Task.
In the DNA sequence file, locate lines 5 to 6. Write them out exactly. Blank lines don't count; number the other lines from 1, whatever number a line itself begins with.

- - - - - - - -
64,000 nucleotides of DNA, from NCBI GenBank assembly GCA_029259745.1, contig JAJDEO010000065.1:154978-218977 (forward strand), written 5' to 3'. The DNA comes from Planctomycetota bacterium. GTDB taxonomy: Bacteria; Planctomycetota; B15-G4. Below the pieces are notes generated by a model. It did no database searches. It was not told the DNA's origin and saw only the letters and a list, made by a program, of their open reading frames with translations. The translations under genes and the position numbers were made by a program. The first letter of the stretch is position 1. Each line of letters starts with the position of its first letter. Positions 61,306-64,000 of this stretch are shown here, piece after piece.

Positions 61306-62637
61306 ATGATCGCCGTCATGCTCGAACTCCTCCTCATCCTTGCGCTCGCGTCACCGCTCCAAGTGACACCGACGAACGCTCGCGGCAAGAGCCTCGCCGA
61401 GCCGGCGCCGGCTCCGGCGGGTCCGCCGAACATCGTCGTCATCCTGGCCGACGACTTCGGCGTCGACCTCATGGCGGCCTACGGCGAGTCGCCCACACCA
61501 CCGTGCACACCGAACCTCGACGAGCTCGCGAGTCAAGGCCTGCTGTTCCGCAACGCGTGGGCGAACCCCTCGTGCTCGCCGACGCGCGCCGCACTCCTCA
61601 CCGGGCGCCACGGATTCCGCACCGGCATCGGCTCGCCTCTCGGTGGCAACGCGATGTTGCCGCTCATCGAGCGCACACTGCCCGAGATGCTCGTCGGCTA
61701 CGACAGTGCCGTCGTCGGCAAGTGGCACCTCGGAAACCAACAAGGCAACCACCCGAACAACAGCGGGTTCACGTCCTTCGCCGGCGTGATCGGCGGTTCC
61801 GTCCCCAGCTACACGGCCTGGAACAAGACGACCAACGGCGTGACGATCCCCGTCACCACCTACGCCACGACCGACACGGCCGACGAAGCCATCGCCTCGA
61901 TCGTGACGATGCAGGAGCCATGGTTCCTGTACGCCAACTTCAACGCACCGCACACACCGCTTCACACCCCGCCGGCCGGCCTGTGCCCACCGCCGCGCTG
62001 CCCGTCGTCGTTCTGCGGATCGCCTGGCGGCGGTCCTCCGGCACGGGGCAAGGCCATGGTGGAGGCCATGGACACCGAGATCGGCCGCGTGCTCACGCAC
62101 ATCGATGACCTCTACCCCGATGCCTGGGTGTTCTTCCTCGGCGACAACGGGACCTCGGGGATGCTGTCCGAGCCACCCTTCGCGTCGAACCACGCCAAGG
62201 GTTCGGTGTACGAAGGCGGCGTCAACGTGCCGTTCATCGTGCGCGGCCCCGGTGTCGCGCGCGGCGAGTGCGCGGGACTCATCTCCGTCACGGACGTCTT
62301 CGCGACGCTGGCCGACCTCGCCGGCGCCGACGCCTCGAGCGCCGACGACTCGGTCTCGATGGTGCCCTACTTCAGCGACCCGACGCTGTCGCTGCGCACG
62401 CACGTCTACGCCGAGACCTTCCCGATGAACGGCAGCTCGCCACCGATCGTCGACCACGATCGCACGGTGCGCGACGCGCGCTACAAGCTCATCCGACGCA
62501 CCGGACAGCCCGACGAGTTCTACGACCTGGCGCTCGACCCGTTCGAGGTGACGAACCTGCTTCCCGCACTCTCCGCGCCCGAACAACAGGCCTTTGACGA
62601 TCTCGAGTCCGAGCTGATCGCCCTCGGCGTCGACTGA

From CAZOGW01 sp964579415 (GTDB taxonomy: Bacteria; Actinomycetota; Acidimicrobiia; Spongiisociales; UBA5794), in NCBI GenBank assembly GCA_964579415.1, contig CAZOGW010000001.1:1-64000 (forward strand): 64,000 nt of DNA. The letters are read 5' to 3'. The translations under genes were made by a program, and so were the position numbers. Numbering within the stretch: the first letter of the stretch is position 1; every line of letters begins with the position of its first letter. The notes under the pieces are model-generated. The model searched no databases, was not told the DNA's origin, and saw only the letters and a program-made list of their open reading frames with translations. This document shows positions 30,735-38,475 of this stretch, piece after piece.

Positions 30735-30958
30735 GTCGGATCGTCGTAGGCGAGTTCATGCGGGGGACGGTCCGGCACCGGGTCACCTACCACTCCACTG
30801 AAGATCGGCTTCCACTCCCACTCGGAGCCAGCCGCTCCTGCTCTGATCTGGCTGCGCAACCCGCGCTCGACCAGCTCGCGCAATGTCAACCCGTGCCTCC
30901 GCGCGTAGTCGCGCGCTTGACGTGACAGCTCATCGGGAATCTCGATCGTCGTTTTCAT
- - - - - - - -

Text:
61501 CCGTGCACACCGAACCTCGACGAGCTCGCGAGTCAAGGCCTGCTGTTCCGCAACGCGTGGGCGAACCCCTCGTGCTCGCCGACGCGCGCCGCACTCCTCA
61601 CCGGGCGCCACGGATTCCGCACCGGCATCGGCTCGCCTCTCGGTGGCAACGCGATGTTGCCGCTCATCGAGCGCACACTGCCCGAGATGCTCGTCGGCTA